In the garden graveyard stands the most beautiful statue of Father Junipero Serra I have ever come across.  His hands are crossed behind him.  His face is looking down.  He wears a simple friar's habit with a rosary around his neck.  The artist, Arthur Putnam, wanted to depict Serra's humility; his bowing to the will of the Heavenly Father.  The stone statue stands over six feet tall.  Its height and weight evoke the monumental burden this man carried on his shoulders.  Not only was he responsible for the missions, but for the natives who were recruited to populate them.  He was a zealous missionary with a task of converting souls, but he also answered to the King of Spain.  Orders had been given to colonize California before Russian and English infringement and the missions were a vital part of the strategy.  How do you juggle the vows of poverty, defend human rights, and yet adhere to the wishes of a government who demands riches, glory and fame?

  Serra was a remarkable administrator.   As I follow the mission trail and get to know him better, it is clear  that he never broke his Franciscan vows.  He slept on a simple cot with one blanket.  He needed only one chair, one chest, one candlestick and one gourd.  No more.  No less.   That he took daily walks in the fields around the missions to reflect upon his duties to God and man, seems perfectly plausible.  I applaud the sculptor for capturing such an intense and private moment.

Arthur Putnam (1873-1930) was commissioned by the estate of Edward William Scripps, an American newspaper publisher, to create five works depicting the history of California.  This statue was simply entitled "Padre" and was scuplted in 1909.  It was placed in the mission's cemetery in 1918.  I have made a note to myself to seek out the others--renditions of a Native American, a  ploughman,  a Mexican woman and a soldier.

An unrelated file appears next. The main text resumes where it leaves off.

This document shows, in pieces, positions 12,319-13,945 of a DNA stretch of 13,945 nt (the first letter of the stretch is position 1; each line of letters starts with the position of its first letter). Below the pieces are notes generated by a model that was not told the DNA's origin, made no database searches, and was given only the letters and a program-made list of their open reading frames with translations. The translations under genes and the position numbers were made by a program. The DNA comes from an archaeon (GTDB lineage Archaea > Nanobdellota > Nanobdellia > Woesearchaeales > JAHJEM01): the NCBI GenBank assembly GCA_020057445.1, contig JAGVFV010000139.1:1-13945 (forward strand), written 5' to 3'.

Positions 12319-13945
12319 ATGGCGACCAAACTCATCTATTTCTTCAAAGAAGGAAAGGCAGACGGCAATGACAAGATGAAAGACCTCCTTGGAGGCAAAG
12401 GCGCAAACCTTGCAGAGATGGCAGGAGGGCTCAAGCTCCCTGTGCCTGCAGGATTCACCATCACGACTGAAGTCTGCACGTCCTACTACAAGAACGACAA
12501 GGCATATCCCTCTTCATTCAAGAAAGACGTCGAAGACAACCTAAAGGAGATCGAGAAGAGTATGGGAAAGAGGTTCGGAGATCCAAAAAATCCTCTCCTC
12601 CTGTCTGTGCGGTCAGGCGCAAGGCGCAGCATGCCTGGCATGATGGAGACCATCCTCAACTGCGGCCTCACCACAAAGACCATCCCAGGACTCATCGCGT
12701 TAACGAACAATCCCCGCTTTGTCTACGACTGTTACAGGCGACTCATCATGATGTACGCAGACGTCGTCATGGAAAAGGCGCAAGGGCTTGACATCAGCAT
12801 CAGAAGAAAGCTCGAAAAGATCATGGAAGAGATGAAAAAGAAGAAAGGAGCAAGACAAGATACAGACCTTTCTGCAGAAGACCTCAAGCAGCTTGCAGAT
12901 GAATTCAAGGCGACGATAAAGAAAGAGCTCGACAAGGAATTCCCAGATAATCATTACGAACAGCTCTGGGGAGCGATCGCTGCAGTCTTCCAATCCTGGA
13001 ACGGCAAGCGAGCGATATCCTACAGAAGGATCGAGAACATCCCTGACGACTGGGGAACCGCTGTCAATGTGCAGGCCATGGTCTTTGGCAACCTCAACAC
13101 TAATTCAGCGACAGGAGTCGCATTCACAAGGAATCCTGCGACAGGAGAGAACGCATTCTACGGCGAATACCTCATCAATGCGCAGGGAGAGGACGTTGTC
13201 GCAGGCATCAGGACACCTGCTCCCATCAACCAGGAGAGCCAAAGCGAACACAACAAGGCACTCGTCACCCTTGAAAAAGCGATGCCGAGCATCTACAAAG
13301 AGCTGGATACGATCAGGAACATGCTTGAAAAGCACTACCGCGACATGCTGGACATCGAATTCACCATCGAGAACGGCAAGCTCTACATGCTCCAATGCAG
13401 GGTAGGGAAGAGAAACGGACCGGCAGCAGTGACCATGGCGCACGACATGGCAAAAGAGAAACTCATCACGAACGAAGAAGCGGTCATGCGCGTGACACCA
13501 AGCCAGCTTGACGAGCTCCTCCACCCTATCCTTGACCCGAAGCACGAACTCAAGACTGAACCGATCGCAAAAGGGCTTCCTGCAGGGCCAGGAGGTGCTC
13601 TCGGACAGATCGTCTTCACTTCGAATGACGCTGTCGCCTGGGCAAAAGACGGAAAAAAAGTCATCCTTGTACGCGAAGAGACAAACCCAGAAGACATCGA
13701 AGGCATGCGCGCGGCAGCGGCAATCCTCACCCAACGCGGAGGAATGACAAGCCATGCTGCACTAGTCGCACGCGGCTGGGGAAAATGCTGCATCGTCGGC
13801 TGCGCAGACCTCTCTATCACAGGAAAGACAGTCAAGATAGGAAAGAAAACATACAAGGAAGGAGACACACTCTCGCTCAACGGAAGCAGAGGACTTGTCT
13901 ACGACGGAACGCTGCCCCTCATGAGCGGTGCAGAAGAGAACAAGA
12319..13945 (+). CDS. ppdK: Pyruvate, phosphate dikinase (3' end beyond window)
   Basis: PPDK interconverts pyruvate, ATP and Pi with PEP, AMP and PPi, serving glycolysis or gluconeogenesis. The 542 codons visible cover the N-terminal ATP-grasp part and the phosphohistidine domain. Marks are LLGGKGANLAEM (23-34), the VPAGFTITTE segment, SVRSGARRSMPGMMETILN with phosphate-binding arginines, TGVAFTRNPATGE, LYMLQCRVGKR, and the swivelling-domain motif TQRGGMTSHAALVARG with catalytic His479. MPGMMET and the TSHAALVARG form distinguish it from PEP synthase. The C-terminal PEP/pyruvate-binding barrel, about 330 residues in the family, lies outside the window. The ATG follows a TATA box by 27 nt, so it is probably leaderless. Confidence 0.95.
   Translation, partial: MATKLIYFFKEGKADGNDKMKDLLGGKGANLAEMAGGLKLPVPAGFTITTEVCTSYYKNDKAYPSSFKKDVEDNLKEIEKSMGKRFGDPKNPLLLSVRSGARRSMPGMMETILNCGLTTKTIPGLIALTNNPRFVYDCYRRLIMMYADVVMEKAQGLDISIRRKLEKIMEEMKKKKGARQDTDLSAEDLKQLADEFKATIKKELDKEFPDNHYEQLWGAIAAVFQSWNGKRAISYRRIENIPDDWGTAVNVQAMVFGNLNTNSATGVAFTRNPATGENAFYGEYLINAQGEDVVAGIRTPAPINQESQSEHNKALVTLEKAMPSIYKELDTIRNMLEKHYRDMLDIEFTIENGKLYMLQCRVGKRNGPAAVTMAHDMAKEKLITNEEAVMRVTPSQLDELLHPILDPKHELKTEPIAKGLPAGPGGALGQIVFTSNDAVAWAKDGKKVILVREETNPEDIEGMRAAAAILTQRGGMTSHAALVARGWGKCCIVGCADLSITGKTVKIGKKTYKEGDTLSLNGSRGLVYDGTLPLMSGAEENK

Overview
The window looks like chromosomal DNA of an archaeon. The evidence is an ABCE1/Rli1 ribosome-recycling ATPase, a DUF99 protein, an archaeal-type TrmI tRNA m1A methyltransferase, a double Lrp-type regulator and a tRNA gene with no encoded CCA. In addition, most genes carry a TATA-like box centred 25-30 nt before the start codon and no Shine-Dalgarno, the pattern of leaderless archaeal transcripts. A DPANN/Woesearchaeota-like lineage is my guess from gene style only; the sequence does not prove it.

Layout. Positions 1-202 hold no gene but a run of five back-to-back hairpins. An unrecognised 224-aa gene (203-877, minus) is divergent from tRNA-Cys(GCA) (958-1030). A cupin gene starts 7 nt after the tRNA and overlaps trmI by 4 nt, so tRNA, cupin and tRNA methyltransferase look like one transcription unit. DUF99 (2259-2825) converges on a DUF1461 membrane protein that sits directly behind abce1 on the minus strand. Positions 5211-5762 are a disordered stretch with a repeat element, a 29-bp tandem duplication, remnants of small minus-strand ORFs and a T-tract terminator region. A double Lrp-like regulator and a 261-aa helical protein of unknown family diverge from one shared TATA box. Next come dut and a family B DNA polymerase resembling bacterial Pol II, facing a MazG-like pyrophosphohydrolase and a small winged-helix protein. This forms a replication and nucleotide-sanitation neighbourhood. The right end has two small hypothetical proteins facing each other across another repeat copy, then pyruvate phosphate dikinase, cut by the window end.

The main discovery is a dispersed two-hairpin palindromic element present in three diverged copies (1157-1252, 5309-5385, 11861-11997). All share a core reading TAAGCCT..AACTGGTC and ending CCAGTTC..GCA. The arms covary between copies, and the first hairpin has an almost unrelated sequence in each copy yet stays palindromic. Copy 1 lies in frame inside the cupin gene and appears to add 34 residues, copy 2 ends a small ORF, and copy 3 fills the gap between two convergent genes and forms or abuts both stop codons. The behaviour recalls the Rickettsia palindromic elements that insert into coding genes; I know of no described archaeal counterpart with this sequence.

The cemetery surrounding the statue is a place of beauty and tranquility.  Five thousand native Americans and early San Franciscan pioneers were buried here.  The garden is planted with native trees, shrubs and flowers.
Of interest to anyone who loves literature, are the three bells that inspired Bret Harte to write his lovely poem, "The Angelus."  Its a nostalgic poem about the glory of the Spanish missions and their ultimate demise.

The poet lived in San Francisco for awhile in the mid 1800's.  He wrote about the pioneers of early California and is best known for his short story, "The Luck of the Roaring Camp."

Bells of the Past, whose long-forgotten music
Still fills the wide expanse,
Tingeing the sober twilight of the Present
With color of Romance!

(first stanza of The Angelus)
And so we left Mission Dolores.   After an hour of reflection, we decided to head over to Mission Street for some Mexican food in honor of California's history.  Funny thing, though, once we got a whiff of some  mouth-watering sausages, we decided on some German beer and brats instead.  Ah, the push and pull of a city.   Travel makes history fun, but how easily it gets lost amid the endless fascination of TODAY.

Friday, July 26, 2013

Nights at the Stanyan Park Hotel

Finding a hotel in San Francisco on short notice was a challenge.  The fact that it was over the July 4th holiday weekend, made the task nearly impossible.  Thanks to the internet and our tenacious spirits, we finally found a room at the Stanyan Park Hotel, way out on the eastern edge of Golden Gate Park.  What a gem of a place!  We couldn't stop raving about it to our family and friends.

"You know, I'm always being asked about a good hotel away from Fisherman's Wharf and Union Square," my brother-in-law told me.  He's lived in San Francisco for over 30 years.  "This one sounds perfect."
Not only perfect, but historical.  Stanyan Park, located on the corner of Stanyan and Waller Streets,  is the oldest extant hotel in the Golden Gate Park area.  Its origins date back to the late 1800's when Harry P. Heagerty had the foresight to build a saloon next to the grounds where the California League played.  Baseball fans were mighty thirsty after those games!  In 1897 the league moved, but Golden Gate Park was now attracting a new breed of people--The Tourist.  Businesses catering to these visitors were popping up all over.  Heagerty, seeing another golden opportunity, added rooms to his saloon, and a grand little hotel was born.  It has been there ever since, surviving even the horrific 1906 earthquake.  It is now on the National Register of Historic Places.